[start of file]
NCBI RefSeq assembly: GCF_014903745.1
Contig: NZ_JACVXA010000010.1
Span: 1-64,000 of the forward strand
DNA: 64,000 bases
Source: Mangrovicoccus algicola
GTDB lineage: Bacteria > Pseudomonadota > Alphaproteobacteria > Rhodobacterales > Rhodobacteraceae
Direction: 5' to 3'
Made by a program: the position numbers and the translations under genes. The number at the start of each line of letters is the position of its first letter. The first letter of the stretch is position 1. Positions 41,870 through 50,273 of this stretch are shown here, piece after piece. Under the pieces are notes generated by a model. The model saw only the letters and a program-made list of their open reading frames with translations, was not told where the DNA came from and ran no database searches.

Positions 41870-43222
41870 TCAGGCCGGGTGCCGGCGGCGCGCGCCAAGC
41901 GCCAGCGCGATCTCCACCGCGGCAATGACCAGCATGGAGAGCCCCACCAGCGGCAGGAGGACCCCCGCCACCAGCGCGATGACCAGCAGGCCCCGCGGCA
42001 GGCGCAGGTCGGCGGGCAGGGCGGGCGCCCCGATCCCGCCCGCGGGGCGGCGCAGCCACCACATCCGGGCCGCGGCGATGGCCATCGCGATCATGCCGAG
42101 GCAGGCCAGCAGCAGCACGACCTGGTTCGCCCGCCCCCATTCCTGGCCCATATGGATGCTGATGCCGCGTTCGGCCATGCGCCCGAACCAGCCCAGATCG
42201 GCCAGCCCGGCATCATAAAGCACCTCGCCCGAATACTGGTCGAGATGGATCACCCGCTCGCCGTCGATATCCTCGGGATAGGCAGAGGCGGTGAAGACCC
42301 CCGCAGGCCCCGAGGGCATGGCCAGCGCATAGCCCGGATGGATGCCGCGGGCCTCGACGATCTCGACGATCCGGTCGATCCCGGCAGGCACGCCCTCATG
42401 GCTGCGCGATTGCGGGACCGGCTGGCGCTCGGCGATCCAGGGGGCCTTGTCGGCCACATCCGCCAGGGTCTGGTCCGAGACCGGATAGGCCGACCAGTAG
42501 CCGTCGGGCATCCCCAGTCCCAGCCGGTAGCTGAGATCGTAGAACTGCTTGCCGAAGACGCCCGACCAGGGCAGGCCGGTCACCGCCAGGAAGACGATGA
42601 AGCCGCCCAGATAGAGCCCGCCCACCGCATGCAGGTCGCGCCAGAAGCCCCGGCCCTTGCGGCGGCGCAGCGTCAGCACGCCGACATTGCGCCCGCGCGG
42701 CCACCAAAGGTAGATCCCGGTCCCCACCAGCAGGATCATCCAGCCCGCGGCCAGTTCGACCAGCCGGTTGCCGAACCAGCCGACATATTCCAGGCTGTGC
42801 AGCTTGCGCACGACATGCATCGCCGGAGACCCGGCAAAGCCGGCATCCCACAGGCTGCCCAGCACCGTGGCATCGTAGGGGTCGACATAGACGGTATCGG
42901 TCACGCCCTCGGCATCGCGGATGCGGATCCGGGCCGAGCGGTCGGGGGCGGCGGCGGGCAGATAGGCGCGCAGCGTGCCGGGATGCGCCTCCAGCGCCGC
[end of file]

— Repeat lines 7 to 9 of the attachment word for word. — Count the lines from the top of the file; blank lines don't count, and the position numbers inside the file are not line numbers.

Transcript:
Direction: 5' to 3'
Made by a program: the position numbers and the translations under genes. The number at the start of each line of letters is the position of its first letter. The first letter of the stretch is position 1. Positions 41,870 through 50,273 of this stretch are shown here, piece after piece. Under the pieces are notes generated by a model. The model saw only the letters and a program-made list of their open reading frames with translations, was not told where the DNA came from and ran no database searches.

Positions 41870-43222